It's hot around here in the summer. You can go to East Animas in the morning or any of the climbing areas with shade, but even then, you're still greasing off by 11am.
If you gotta work in the morning, that leaves you the weekend to climb which means your comfortable/climbable time is down to a few hours. Fall, Winter and Spring is the climbing season in these parts. Or you can go to The Rock Lounge. Cause they got AC, yo.
The number of good routes packed into that little gym is really impressive. The terrain is really good and the owners, Marcus and Tambri Garcia, have been consistently upgrading the walls. The route setters are really good as well, creating lines of fun, flowing moves that seem to work the muscles in just the right way. There is a range of difficulty from 5.6 to 13d, and bouldering from v-0 to v-10 (at the moment). And that's the beauty of it- you're not going to show up there saying "dang, what should we climb? I've done all these routes like 10,000 times". That can be rough on the motivation. Getting to the gym you're like "oh, check it out! Three new routes and three new boulder problems!"
It's an interesting scene. You'll see people that you never see at the crag. And they're climbing way harder than you (a personal observation). That's certainly a curiosity. They're all cute, and have haircuts. Sometimes a true climber-dirtbag will show up and you're all "dang, what's that smell?" It's rarely crowded and unless you hit it just at the wrong time, you'll have the place to yourself. If you're there when the climbing team shows up, you should be prepared to have your mind blown, ok? Bunch of skinny kids who can freakin CRANK. Why is that?
For the Durango Climbing Team, the competition season is nearly finished. The final divisional competition was recently held in Utah, with Skylar Smith and Charlie Malone advancing to the National Finals in Atlanta Georgia. To witness these guys climb and train is completely inspiring. They're like fifteen years old, redpointing up to 5.14 and bouldering v-10. They train hard, pulling laps on the system board with weighted vests and diligently following coaches Marcus Garcia and Adam Merkert's obviously excellent training plan. These guys have only begun to make their mark on the Durango climbing scene. We can hope that they will find some suitable new rock where they can push Durango's standard.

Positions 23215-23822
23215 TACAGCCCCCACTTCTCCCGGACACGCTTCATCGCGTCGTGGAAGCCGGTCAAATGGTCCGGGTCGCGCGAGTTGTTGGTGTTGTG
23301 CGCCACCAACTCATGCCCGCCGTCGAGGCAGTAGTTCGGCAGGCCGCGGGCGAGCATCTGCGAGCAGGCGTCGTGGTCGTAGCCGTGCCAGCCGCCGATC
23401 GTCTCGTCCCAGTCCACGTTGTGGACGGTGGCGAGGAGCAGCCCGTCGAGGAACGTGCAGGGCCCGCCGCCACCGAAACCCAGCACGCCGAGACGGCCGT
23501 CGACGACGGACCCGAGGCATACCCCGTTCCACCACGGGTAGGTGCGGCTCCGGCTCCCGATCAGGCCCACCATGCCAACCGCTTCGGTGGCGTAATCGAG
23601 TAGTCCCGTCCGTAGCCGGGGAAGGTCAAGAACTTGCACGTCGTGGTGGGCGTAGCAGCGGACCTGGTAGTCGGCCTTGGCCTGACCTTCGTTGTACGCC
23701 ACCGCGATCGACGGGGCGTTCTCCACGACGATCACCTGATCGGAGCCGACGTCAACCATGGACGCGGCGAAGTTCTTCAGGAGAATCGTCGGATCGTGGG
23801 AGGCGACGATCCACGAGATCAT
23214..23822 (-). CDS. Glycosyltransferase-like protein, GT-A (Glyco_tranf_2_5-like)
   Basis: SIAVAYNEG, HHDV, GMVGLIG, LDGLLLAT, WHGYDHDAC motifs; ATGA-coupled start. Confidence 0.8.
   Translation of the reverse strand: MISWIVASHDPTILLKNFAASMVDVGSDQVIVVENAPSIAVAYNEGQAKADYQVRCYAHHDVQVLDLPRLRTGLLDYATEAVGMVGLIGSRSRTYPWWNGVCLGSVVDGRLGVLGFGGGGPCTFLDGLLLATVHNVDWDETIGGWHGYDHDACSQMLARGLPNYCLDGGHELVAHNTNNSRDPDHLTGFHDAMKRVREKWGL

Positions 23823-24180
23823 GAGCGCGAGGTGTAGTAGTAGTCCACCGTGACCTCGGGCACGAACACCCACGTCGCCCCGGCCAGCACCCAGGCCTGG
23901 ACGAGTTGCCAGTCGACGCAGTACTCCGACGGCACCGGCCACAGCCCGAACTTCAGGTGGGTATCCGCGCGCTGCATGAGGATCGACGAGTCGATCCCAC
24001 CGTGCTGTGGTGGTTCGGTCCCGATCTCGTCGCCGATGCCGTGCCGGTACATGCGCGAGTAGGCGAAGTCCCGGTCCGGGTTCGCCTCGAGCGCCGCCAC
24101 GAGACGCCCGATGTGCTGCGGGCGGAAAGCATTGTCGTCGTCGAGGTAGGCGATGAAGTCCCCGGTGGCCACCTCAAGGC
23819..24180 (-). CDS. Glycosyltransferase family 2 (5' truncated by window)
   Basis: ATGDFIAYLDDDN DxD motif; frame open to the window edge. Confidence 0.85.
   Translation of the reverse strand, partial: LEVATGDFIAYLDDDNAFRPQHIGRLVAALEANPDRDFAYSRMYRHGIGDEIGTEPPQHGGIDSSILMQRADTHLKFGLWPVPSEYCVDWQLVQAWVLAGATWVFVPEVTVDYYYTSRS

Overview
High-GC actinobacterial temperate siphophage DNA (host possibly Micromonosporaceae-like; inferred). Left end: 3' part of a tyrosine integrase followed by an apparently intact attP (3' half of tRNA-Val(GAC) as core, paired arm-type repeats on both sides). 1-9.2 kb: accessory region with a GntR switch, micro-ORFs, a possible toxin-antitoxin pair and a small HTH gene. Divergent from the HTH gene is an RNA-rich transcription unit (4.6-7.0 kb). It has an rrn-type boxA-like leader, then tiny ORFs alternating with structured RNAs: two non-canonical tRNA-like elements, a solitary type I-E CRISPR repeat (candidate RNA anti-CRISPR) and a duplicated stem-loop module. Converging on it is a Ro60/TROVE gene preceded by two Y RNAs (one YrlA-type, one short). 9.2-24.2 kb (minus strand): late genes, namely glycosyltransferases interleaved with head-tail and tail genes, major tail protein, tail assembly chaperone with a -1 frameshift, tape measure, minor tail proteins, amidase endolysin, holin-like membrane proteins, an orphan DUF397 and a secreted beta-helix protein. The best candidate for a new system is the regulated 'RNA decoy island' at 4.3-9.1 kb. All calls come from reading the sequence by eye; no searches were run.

Kids have a great time there. When you're only three or four feet tall, it's hard to find rock that's climbable at so many areas. This is such a great way to get into climbing for them. Youngsters are such great climbers, right out of the box. Especially little girls, with their light frames and natural ability to use their balance, agility and perception. It's climbing, but still a bit more of a controlled environment than most outdoor crags. One of the best parts is that there's other little gym rats there too, which somehow make them stop whining and power on!
Indoor climbing has grown up respectively since the early days. The holds and terrain are more sophisticated than ever and training for climbing has been refined and is a rising trend. Competitive climbing proponents are now working to get climbing into the Olympic Games, where it would certainly demonstrate that climbers as athletes are equally, if not more, impressive than any sports showcased there. There is no doubt that what has been accomplished by the best climbers on rock are among the sickest sends ever executed by humans in any regard. The fact is, most of the top climbers today are also gym climbers to a large extent.
Everyone wants to be a better climber. That's what it's about- feeling good on the send, feeling strong and flowing mentally, being in shape for that long adventure. Climbing gyms aren't just for mutants and city kids anymore! As we are lucky to have our diversity of rock areas, here in Durango, same goes for the rock gym.